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Atorvastatin Pre-Treatment Improves Cardiovascular Outcomes In Patients With Acute Coronary Syndrome Undergoing Coronary Intervention

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Researchers from the Department of Cardiovascular Sciences, Campus Bio-Medico University of Rome presented data today at the American College of Cardiology’s 56th Annual Scientific Session that shows that short-term pre-treatment with atorvastatin 80 mg and 40 mg reduced the risk of major cardiovascular events at 30 days by 88 percent compared with placebo when given to patients with acute coronary syndrome (ACS) prior to coronary angioplasty or stenting.

The ARMYDA-ACS (Atorvastatin for Reduction of MYocardial Damage during Angioplasty-Acute Coronary Syndromes) Randomized Trial is the first controlled trial of pre-treatment with statins before early intervention in patients with ACS. A total of 170 ACS patients were randomized to receive a double dose of 80 mg of atorvastatin 12 hours before angioplasty or stenting and another 40 mg dose before the procedure (n=85) or placebo (n=85). All patients received long-term atorvastatin treatment (40 mg/day) following the procedure. The incidence of major adverse cardiovascular events (death, myocardial infarction or unplanned revascularization) at 30 days was met in five percent of patients in the atorvastatin group and in 17 percent in the placebo group (p=0.01). Taking into account multiple patient variables that might have influenced the results, atorvastatin pre-treatment reduced the combined risk of one of these major cardiovascular complications by 88 percent (p=0.004). Most of the improvement was accounted for by a significant reduction in the risk of heart attack (a 70 percent reduction).”This study confirms that treating high-risk patients with high-dose atorvastatin prior to angioplasty or stenting can help reduce the risk of coronary events like heart attack and revascularizations in patients with ACS,” said Dr. Germano Di Sciascio, Professor and Chairman of Cardiology and Director of Cardiovascular Sciences, Campus Bio-Medico, University of Rome, Italy. “Cardiologists should now consider high-dose statins prior to interventional procedures. Atorvastatin should be part of the armamentarium of the interventional cardiologist.”ACS is a life-threatening condition covering any group of clinical symptoms compatible with acute myocardial ischemia (MI) and can be characterized by heart attack and/or sudden, severe chest pain. Approximately, 1.6 million Americans are hospitalized for ACS each year and nearly one million ACS patients will have a heart attack each year.Angioplasty, also known as or percutaneous coronary intervention, encompasses a variety of procedures used to treat patients with blocked arteries. In angioplasty, a thin tube with a balloon or other device on the end is first threaded through a blood vessel in the arm or groin (upper thigh) up to the site of a narrowing or blockage in a coronary artery. Once in place, the balloon is then inflated to push the plaque outward against the wall of the artery, widening the artery and restoring the flow of blood through it. Stents are also used during angioplasty to prop open the artery to also help improve blood flow.(Source: Journal of the American College of Cardiology : Campus Bio-Medico University of Rome : April 2007.)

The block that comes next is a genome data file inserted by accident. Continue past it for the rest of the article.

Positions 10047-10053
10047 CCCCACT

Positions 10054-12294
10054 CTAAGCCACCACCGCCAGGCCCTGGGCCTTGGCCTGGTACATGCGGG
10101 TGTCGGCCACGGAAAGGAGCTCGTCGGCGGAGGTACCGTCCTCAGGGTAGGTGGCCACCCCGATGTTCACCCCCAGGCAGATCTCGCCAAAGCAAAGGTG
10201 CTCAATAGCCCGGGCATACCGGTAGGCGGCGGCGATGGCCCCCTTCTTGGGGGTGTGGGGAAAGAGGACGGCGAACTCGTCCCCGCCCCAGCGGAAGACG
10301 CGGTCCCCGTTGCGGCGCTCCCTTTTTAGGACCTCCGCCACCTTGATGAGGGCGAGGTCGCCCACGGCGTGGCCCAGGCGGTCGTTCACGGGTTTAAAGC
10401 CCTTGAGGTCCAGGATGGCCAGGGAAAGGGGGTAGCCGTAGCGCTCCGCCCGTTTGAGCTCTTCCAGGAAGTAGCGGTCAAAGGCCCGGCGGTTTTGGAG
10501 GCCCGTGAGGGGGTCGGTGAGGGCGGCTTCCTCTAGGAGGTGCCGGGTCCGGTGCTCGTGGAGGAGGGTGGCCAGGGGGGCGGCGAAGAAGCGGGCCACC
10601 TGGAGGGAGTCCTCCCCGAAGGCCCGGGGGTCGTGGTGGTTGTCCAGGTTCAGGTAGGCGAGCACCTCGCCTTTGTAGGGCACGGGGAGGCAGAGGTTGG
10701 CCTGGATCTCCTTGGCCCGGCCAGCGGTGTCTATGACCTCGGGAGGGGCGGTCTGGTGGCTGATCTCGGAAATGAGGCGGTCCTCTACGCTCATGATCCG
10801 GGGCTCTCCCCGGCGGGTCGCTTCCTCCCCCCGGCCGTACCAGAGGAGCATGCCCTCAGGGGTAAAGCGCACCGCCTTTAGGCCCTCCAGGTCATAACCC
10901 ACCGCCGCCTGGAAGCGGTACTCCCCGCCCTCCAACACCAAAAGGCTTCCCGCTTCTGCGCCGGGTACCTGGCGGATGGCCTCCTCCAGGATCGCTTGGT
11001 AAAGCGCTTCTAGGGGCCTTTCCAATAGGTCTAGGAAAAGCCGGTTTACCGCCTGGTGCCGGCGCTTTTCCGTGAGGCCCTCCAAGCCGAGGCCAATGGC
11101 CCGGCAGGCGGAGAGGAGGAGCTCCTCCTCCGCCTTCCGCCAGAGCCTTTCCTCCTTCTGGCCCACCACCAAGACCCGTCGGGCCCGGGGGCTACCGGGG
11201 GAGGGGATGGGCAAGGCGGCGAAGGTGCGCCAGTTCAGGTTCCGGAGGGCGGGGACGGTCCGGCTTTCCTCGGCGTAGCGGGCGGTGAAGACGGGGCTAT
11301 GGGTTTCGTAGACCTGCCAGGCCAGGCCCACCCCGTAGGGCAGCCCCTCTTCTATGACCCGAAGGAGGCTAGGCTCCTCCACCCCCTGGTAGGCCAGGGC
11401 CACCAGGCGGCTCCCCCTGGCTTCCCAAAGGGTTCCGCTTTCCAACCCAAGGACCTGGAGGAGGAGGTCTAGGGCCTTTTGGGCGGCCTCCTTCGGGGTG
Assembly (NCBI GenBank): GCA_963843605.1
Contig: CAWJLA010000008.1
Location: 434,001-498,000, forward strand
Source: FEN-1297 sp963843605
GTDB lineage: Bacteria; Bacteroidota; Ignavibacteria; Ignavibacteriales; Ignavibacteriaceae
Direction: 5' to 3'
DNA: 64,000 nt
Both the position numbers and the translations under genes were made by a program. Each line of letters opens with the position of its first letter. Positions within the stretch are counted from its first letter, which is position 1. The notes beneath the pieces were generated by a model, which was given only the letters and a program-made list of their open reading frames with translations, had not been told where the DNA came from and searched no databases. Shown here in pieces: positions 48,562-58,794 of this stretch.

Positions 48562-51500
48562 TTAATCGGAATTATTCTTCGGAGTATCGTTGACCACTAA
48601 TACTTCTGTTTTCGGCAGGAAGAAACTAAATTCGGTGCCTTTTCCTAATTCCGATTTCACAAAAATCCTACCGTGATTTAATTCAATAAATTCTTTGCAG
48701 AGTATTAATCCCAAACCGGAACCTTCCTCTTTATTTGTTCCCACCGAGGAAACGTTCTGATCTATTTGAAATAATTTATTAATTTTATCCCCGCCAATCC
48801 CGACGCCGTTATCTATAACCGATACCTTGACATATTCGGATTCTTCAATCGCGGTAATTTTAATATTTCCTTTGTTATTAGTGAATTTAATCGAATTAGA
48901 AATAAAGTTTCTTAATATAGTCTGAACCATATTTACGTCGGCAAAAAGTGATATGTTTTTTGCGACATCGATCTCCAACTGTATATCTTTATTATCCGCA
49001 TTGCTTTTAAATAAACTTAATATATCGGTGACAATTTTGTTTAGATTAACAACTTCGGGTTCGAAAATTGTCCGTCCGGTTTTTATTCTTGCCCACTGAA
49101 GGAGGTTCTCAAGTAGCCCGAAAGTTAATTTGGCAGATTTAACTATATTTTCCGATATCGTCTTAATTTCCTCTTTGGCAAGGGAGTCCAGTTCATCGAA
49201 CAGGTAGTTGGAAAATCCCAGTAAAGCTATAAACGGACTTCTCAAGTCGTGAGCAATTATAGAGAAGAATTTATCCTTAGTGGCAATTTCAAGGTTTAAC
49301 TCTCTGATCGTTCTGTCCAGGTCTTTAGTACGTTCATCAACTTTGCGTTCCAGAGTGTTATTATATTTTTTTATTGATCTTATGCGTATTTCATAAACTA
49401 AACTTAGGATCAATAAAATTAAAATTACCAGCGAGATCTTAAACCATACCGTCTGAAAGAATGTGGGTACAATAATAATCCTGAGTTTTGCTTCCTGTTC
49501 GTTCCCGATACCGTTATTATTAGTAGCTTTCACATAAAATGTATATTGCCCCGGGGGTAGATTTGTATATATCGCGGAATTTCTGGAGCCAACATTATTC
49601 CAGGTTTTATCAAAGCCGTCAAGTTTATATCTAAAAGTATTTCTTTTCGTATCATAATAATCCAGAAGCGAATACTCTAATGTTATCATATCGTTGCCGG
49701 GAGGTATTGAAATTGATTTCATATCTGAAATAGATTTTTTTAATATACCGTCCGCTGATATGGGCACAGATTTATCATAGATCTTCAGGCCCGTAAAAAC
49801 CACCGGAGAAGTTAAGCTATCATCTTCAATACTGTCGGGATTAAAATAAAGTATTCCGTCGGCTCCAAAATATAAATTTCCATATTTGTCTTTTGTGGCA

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Posted On: 26 March, 2007
Modified On: 16 January, 2014

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